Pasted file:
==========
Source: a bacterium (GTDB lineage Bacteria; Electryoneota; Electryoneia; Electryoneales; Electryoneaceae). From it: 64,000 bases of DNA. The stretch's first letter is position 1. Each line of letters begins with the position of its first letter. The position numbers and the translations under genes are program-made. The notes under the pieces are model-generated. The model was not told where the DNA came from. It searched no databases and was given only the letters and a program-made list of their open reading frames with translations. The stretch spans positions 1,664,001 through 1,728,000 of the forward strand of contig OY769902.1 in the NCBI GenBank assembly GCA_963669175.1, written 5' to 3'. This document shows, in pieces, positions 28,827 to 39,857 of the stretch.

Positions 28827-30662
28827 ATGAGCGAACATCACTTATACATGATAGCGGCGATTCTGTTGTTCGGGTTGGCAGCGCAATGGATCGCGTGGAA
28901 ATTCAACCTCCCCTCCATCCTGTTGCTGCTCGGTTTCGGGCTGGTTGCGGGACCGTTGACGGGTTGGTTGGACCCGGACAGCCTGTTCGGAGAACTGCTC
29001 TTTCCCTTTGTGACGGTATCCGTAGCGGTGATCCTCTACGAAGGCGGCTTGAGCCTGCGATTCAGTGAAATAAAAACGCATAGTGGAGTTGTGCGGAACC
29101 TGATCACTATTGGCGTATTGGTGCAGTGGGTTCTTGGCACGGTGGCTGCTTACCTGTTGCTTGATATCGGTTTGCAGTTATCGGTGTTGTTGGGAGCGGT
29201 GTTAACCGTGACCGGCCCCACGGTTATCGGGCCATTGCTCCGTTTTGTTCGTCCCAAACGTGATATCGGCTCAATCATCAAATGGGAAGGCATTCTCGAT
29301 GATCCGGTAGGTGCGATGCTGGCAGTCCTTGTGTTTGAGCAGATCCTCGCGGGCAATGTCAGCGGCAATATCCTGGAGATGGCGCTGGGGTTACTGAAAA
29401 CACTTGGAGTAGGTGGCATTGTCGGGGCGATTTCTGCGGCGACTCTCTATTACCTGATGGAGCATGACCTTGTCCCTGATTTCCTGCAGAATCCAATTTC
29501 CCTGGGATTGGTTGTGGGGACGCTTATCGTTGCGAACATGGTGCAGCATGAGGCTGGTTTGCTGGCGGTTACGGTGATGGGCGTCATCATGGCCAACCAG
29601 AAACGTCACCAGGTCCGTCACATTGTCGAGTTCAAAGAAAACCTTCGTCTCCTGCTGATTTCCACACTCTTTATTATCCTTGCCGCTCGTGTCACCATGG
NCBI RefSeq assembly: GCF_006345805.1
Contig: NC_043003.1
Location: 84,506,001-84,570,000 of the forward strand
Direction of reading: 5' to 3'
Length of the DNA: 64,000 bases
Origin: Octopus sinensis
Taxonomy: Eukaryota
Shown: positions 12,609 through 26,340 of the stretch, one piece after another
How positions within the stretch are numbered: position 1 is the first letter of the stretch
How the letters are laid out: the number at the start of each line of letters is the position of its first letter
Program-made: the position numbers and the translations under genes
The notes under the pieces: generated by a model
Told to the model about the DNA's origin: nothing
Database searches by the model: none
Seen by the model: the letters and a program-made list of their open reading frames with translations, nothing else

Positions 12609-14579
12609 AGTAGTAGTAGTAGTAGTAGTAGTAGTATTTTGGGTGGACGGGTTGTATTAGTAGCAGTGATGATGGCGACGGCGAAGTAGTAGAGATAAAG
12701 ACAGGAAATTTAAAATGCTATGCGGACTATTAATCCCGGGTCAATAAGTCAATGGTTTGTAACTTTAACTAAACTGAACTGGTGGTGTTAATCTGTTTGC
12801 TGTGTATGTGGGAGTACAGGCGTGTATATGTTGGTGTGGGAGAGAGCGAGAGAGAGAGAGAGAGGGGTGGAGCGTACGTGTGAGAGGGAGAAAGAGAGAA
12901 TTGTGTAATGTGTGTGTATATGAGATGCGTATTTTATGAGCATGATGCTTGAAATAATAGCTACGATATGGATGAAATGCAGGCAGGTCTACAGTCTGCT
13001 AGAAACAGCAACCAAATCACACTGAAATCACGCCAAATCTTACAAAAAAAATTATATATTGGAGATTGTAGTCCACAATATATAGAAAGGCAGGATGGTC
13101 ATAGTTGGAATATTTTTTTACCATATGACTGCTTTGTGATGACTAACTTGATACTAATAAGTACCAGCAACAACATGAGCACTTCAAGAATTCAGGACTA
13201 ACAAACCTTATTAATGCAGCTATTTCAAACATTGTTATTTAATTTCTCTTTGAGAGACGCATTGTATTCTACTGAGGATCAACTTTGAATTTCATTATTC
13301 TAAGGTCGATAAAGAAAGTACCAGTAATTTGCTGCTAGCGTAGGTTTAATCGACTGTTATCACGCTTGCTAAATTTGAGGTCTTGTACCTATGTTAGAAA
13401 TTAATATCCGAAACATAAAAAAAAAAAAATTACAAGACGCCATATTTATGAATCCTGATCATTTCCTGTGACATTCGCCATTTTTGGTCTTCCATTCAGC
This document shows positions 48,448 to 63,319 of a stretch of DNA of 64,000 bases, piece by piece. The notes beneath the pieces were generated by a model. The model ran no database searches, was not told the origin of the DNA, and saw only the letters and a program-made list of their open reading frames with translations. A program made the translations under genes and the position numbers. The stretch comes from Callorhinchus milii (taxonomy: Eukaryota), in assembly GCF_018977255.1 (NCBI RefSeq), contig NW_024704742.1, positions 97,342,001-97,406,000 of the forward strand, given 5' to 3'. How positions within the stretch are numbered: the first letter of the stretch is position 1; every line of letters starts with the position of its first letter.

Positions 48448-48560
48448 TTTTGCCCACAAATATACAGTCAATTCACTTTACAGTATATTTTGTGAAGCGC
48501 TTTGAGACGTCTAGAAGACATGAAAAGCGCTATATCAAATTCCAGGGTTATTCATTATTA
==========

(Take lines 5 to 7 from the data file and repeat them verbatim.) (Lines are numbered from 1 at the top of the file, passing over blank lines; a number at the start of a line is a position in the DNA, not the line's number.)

29001 TTTCCCTTTGTGACGGTATCCGTAGCGGTGATCCTCTACGAAGGCGGCTTGAGCCTGCGATTCAGTGAAATAAAAACGCATAGTGGAGTTGTGCGGAACC
29101 TGATCACTATTGGCGTATTGGTGCAGTGGGTTCTTGGCACGGTGGCTGCTTACCTGTTGCTTGATATCGGTTTGCAGTTATCGGTGTTGTTGGGAGCGGT
29201 GTTAACCGTGACCGGCCCCACGGTTATCGGGCCATTGCTCCGTTTTGTTCGTCCCAAACGTGATATCGGCTCAATCATCAAATGGGAAGGCATTCTCGAT